TAMARAC, Fla. — For leaders at Top 100 retailer City Furniture, breast cancer awareness and research is personal.
To that end, the Tamarac, Fla.-based retailer is in the midst of its annual Pink Pumpkins campaign with a goal of raising $750,000 for the American Cancer Society. Through the end of October, visitors to any City Furniture or one of City’s Ashley stores can receive a complimentary pink pumpkin bucket for family trick-or-treating or Halloween home décor. City’s goal? To paint Florida’s communities pink with Pink Pumpkins as a powerful tribute to survivors and loved ones touched by breast cancer.
Andrew Koenig, City’s CEO, said the idea came from his mother, Doreen, who died after a battle with breast cancer in 2015.
“In the last couple of weeks of her life, she said to buy 15,000 pink buckets and give them away for Halloween,” Koenig told Furniture Today. “She said, ‘I want to make sure we’re spreading the word.’ Halloween is a really important family day. It’s a good day to raise awareness for the American Cancer Society.”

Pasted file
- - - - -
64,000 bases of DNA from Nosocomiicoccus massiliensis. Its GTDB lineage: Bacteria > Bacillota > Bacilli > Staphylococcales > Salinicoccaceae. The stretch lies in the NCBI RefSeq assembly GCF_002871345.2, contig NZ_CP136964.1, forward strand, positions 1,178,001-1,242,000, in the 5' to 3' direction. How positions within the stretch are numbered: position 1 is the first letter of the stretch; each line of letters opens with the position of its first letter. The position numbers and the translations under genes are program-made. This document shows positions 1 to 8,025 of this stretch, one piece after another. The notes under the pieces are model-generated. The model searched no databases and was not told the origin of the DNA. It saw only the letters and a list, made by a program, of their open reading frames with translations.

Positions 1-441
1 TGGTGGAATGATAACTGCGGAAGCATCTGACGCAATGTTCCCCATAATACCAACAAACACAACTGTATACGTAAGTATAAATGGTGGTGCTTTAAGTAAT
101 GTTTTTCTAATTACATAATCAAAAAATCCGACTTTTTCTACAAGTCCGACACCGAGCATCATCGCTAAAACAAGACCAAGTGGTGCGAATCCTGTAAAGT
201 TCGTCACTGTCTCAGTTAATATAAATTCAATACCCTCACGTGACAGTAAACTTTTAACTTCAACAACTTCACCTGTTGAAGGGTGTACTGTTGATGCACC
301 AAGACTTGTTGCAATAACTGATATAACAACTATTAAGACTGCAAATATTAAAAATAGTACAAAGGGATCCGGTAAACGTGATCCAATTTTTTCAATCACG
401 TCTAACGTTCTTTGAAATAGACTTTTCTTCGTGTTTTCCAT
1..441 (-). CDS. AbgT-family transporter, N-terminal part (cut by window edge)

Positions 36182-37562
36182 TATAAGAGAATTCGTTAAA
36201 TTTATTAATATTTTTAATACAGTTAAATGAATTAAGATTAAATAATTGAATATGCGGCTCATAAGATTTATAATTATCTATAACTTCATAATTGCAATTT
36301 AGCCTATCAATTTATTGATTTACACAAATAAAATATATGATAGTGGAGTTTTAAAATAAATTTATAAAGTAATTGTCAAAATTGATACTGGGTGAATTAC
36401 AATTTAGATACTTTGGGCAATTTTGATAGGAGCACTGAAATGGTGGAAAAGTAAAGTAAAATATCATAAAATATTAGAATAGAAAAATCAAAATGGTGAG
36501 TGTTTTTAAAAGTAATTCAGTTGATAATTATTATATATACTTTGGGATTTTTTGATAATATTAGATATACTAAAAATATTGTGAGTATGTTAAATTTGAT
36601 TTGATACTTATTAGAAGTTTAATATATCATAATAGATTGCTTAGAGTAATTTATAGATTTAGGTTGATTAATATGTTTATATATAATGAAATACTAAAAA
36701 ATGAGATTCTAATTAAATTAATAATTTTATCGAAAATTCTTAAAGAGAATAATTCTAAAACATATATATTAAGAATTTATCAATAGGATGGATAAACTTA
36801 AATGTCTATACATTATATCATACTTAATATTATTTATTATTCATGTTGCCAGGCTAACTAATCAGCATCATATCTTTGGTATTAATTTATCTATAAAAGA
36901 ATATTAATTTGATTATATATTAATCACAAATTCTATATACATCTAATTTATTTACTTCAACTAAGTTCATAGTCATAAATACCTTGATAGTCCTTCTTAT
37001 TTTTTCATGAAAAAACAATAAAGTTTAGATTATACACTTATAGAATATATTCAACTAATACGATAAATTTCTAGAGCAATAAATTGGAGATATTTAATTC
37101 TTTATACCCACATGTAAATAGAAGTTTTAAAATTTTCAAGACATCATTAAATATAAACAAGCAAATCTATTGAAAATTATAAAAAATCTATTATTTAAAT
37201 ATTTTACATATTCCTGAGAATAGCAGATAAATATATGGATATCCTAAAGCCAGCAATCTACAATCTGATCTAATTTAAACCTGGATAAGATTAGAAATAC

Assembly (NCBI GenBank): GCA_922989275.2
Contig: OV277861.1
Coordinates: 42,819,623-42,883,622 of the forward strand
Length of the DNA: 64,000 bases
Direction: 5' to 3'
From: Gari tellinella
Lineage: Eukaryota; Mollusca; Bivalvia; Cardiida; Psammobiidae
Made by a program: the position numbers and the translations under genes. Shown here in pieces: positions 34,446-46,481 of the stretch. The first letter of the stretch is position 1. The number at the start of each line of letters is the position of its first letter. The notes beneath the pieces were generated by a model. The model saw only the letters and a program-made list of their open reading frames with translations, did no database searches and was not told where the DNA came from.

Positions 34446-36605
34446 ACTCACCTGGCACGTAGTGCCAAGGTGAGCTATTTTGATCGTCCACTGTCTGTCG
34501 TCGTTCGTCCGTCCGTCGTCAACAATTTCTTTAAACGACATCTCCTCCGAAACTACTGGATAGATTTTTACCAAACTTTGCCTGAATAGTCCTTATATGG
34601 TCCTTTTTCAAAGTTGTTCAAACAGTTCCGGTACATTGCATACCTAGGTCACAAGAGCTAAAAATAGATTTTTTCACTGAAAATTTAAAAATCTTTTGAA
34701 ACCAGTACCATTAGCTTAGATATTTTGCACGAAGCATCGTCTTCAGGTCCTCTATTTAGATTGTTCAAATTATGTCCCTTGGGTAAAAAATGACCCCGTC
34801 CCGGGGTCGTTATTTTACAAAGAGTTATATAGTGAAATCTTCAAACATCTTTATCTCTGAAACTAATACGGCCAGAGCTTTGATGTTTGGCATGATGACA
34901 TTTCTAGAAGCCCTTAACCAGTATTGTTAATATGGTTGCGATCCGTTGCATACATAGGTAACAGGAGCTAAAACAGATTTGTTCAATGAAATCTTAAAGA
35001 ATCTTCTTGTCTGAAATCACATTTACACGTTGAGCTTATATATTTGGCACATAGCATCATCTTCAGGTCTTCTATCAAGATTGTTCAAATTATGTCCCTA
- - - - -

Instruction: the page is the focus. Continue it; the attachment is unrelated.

The campaign is in its fourth year and has raised $1.2 million to date to help the American Cancer Society. This year, City Furniture hopes to give away 45,000 pink pumpkin buckets and will donate $25 per customer who participates in its Test Rest program this month. When individuals visit a City Furniture showroom and complete a mattress test rest, they will receive a $25 gift card and will trigger the donation, courtesy of the retailer’s 5% Giving Pledge.
“Every customer that walks in our store, if they give us 10 minutes of their time to test a mattress, we’ll donate $25 to the American Cancer Society on their behalf,” Koenig said.
Koenig said the cause is one that’s near to everybody at City Furniture, and he’s been pleased by community participation in past years. He said giving back is something that more companies should do.
“On the business side, I would recommend all organizations find that cause that’s meaningful to your business, create a campaign around it and do some good,” he said. “My mom was always trying to sell some sofas, too, so I think she’s happy to see the brand awareness out of it.
“It’s a win-win-win; it makes the community feel good, the customers feel good and it’s the right thing for business.”